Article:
The Event: Two Perspectives

by Janis A. Brams

Perspective One: The Storm

Sometimes we sense the storm coming.  We smell rain in the air or recognize the aches that accompany damp weather. Other times storms take us by surprise.  A gentle breeze turns wild, uprooting trees that have stood their ground for centuries. Life is upended. Situations change.

When I open my eyes that March morning, something bright floods the bedroom, and I squint awake. Strange, I think. My husband, Michael, keeps the bathroom door closed this early, so I can sleep. I feel a faint irritation.

In that instant, before we realize something crucial has happened, we base our thinking on yesterday’s truths.  Yesterday, finishing a piece I was writing was most important, and today revisiting that draft was to be my focus. Then I see Michael sitting still and silent on the bed, staring at me as though willing me awake. “Are you OK?” I ask.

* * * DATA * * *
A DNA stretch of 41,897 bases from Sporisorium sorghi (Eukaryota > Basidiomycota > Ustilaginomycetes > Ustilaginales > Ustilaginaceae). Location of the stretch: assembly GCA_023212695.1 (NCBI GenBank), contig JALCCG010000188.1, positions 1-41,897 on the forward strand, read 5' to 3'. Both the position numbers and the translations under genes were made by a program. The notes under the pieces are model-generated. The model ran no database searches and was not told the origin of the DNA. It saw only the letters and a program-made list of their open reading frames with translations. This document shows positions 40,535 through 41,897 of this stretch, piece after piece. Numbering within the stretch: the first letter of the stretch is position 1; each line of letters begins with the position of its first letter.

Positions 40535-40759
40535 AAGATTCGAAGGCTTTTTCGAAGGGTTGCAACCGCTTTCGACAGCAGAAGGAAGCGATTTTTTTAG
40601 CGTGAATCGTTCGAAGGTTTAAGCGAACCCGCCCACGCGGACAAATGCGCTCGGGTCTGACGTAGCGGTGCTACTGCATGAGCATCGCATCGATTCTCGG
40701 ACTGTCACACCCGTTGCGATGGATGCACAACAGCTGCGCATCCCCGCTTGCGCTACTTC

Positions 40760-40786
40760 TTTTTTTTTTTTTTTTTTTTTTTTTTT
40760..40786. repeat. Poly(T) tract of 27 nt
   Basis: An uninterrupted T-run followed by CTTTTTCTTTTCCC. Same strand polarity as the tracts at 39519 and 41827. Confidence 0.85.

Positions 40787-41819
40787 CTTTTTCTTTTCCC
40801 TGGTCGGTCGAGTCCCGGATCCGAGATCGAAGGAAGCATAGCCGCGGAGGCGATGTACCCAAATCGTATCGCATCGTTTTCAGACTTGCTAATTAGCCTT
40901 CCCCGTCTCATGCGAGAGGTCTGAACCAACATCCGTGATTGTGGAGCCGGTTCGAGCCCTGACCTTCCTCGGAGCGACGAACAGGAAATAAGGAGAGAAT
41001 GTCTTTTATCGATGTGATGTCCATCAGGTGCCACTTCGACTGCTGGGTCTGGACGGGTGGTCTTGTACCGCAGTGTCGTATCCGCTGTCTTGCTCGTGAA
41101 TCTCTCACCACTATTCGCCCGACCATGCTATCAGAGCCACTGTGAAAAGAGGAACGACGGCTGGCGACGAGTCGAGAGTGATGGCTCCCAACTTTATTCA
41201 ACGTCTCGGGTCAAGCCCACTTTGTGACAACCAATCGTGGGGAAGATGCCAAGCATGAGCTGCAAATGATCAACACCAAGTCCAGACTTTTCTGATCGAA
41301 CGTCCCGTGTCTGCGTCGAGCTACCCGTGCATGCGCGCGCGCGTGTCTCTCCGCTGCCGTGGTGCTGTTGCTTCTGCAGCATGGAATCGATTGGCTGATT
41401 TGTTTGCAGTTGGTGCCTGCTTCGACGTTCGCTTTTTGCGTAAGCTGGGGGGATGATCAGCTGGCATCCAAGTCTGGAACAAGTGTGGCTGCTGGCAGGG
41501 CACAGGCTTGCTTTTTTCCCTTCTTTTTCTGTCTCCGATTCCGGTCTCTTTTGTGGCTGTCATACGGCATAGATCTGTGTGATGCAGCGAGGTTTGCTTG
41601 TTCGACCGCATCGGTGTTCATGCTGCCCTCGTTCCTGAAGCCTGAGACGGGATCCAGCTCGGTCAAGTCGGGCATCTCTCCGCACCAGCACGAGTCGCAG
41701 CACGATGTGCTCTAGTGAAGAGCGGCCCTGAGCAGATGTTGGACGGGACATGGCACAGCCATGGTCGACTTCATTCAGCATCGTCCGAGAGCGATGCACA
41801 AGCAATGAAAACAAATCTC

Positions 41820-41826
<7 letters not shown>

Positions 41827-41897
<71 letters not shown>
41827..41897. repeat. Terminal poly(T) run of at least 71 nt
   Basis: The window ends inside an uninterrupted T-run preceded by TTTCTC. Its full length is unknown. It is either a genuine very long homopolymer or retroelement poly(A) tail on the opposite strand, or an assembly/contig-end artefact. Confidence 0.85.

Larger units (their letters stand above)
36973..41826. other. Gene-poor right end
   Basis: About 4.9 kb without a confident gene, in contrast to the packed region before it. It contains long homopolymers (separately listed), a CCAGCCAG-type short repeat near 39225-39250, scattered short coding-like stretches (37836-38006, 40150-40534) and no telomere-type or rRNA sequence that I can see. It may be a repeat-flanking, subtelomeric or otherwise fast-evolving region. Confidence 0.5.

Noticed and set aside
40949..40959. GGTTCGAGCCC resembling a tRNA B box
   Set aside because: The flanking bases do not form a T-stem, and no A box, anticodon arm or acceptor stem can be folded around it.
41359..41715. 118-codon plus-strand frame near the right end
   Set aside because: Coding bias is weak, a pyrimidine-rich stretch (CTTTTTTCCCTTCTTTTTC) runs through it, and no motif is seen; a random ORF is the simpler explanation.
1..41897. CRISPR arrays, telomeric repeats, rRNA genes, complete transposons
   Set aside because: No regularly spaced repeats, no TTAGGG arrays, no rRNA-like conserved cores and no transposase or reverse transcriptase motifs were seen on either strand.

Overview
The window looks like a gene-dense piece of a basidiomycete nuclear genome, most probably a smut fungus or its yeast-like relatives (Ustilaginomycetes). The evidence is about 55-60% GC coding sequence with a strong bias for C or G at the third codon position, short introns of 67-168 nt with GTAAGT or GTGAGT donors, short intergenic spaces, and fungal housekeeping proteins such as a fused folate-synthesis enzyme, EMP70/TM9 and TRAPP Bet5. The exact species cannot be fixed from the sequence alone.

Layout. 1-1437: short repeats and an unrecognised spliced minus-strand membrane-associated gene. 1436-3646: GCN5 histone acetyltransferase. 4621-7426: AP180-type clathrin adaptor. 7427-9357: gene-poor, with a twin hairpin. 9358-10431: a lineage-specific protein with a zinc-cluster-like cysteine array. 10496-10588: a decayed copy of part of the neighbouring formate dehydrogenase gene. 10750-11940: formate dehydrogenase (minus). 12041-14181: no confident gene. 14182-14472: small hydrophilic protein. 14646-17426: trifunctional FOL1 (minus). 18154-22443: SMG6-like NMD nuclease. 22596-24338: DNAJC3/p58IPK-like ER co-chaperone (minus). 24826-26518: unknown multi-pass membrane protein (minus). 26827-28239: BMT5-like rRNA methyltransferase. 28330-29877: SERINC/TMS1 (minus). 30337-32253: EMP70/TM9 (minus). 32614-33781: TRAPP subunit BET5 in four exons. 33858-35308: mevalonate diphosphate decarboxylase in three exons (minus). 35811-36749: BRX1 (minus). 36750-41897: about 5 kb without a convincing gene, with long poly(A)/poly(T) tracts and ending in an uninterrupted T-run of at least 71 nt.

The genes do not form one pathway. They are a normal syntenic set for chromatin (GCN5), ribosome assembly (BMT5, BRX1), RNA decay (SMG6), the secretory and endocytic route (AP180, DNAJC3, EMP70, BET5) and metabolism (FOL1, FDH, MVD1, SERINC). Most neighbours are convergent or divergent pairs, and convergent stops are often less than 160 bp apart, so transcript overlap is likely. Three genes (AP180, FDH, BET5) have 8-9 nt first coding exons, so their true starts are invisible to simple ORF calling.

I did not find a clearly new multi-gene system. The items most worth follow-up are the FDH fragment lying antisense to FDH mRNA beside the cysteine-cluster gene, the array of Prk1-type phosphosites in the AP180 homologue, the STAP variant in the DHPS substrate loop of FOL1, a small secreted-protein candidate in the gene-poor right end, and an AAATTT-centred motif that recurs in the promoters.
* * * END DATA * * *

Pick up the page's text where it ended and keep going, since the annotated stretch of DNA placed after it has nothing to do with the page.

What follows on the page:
“Nnnn, nnnn,” is all he can say. The air crackles and clouds move in. This storm has arrived without warning.

Our eyes meet, and I sense he is afraid. The feeling is alien. I’ve seen Michael, a physician, handle numerous medical emergencies. When my dad passed out, when my sister’s husband suffered a heart attack, when our daughter lost her baby and when his dad needed hospice, Michael’s calm demeanor supported us and helped us move through our fear and pain. But now his brows are arched, and his lids are lifted high. I recognize his angst.

Always, words roll between us: What might a symptom mean? How should we handle a situation? We look to one another for answers, for opinions, and for help. But this time, his speech is inaccessible.

My brain clicks in, and I know what is happening. “You’re having a stroke,” I say. I keep my voice even and calm.  Michael nods his head.

“I’ll call 911.” I slide out of bed and help him lean against the pillows. Then, I grab for my phone and dial. The operator picks up.

“My husband is having a stroke.”